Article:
Academic claims King Arthur was real - and reveals where he lived

Dr Andrew Breeze says the legendary figure did exist – but was a general, not a king
Who is Oliver Bonas and how has he captured middle-class hearts?

Who is Oliver Bonas?

It's the first high-street store to pay its staff the living wage, and it saw out the recession in style
Earth has 'lost more than half its trees' since humans first started cutting them down

Axe-wielding Man fells half the world’s trees – leaving us just 422 each

However, the number of trees may be eight times higher than previously thought
60 years of Scalextric: Model cars are now stuffed with as much tech as real ones

60 years of Scalextric

Model cars are now stuffed with as much tech as real ones
Theme parks continue to draw in thrill-seekers despite the risks - so why are we so addicted?

Why are we addicted to theme parks?

Now that Banksy has unveiled his own dystopian version, Christopher Beanland considers the ups and downs of our endless quest for amusement
Tourism in Iran: The country will soon be opening up again after years of isolation

Iran is opening up again to tourists

After years of isolation, Iran is reopening its embassies abroad. Soon, there'll be the chance for the adventurous to holiday there
10 best PS4 games

10 best PS4 games

Can’t wait for the new round of blockbusters due out this autumn? We played through last year’s offering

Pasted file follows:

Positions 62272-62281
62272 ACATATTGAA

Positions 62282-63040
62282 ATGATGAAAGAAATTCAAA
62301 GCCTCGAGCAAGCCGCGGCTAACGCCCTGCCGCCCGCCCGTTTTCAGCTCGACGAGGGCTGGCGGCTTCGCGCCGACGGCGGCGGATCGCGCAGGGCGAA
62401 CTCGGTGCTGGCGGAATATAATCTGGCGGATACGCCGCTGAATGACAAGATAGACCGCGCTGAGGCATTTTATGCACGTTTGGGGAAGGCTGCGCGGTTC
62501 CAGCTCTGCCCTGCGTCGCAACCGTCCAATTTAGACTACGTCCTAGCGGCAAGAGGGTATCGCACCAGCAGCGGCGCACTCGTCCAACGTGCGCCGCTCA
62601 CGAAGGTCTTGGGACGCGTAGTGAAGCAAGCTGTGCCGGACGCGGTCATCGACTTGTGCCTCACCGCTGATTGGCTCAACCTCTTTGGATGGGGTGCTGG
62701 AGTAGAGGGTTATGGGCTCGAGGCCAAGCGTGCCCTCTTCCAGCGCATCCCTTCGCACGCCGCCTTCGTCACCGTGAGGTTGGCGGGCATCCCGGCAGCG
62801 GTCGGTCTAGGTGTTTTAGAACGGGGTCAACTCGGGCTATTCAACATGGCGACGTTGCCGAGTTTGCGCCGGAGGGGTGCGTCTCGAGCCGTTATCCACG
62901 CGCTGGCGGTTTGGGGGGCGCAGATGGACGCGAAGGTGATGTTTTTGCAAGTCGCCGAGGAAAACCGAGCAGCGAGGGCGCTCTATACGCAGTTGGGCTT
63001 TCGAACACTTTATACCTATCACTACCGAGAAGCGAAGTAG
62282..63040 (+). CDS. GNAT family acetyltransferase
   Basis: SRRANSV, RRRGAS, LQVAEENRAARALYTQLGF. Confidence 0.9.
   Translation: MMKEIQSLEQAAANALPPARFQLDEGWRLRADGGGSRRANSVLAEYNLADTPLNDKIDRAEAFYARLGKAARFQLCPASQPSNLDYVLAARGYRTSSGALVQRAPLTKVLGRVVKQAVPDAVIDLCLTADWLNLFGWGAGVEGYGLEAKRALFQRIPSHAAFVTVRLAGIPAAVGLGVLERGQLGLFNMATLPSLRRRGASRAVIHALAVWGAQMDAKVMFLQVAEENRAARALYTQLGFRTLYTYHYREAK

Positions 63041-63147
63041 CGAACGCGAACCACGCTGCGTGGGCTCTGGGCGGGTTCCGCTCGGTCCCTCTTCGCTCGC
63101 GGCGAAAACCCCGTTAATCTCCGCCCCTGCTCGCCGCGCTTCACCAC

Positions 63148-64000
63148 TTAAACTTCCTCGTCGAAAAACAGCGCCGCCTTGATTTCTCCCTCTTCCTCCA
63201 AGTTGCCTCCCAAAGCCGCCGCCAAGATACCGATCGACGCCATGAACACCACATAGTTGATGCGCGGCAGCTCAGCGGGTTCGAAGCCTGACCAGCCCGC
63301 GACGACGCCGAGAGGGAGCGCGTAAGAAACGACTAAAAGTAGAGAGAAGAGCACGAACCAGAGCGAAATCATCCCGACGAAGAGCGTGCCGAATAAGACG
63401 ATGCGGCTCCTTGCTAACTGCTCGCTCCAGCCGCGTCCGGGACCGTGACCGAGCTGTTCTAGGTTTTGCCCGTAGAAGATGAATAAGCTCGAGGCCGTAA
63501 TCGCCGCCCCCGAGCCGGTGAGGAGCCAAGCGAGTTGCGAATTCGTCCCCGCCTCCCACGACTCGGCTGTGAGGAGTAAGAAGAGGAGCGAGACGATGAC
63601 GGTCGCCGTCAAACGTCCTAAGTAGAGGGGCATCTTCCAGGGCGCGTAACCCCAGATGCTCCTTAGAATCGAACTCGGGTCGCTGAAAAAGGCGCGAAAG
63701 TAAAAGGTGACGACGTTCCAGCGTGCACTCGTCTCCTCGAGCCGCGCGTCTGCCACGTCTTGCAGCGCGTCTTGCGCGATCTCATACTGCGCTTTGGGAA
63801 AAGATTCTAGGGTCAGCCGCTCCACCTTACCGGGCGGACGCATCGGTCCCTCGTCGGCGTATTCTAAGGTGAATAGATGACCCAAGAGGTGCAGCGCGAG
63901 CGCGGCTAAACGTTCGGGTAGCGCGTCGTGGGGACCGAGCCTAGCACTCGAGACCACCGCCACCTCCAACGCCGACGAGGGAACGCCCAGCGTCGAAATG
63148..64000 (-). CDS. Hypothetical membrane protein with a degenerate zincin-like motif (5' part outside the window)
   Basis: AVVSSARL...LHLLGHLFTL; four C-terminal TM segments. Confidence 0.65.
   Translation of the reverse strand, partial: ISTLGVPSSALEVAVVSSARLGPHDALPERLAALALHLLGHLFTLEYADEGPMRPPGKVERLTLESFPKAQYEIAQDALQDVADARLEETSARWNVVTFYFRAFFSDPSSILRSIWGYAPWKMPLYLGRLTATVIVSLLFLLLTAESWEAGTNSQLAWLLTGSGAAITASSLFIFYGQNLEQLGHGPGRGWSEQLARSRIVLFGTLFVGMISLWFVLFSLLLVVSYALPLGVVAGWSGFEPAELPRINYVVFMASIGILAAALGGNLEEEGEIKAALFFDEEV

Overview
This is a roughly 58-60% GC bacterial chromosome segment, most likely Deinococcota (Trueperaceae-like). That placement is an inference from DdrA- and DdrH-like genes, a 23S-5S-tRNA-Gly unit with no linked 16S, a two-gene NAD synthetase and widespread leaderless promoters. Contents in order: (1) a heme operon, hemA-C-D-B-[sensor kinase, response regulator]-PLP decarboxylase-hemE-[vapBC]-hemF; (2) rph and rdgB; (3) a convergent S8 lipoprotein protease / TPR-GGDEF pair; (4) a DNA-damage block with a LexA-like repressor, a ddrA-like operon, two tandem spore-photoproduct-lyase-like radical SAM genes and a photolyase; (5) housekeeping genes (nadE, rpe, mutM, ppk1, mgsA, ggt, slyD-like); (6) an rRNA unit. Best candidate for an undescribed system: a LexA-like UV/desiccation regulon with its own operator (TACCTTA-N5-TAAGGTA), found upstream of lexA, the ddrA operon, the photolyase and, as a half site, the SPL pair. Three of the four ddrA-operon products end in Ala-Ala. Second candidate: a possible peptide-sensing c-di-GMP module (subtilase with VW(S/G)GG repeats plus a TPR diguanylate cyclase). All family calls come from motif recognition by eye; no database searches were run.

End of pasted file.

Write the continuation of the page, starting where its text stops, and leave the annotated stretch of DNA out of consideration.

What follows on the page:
Transfer window: Ten things we learnt

Ten things we learnt from the transfer window

Record-breaking spending shows FFP restraint no longer applies
Migrant crisis: UN official Philippe Douste-Blazy reveals the harrowing sights he encountered among refugees arriving on Lampedusa

‘Can we really just turn away?’

Dead bodies, men drowning, women miscarrying – a senior UN figure on the horrors he has witnessed among migrants arriving on Lampedusa, and urges politicians not to underestimate our caring nature
Nine of Syria and Iraq's 10 world heritage sites are in danger as Isis ravages centuries of history

Nine of Syria and Iraq's 10 world heritage sites are in danger...

... and not just because of Isis vandalism
Girl on a Plane: An exclusive extract of the novelisation inspired by the 1970 Palestinian fighters hijack

Girl on a Plane

An exclusive extract of the novelisation inspired by the 1970 Palestinian fighters hijack
Why Frederick Forsyth's spying days could spell disaster for today's journalists

Why Frederick Forsyth's spying days could spell disaster for today's journalists

The author of 'The Day of the Jackal' has revealed he spied for MI6 while a foreign correspondent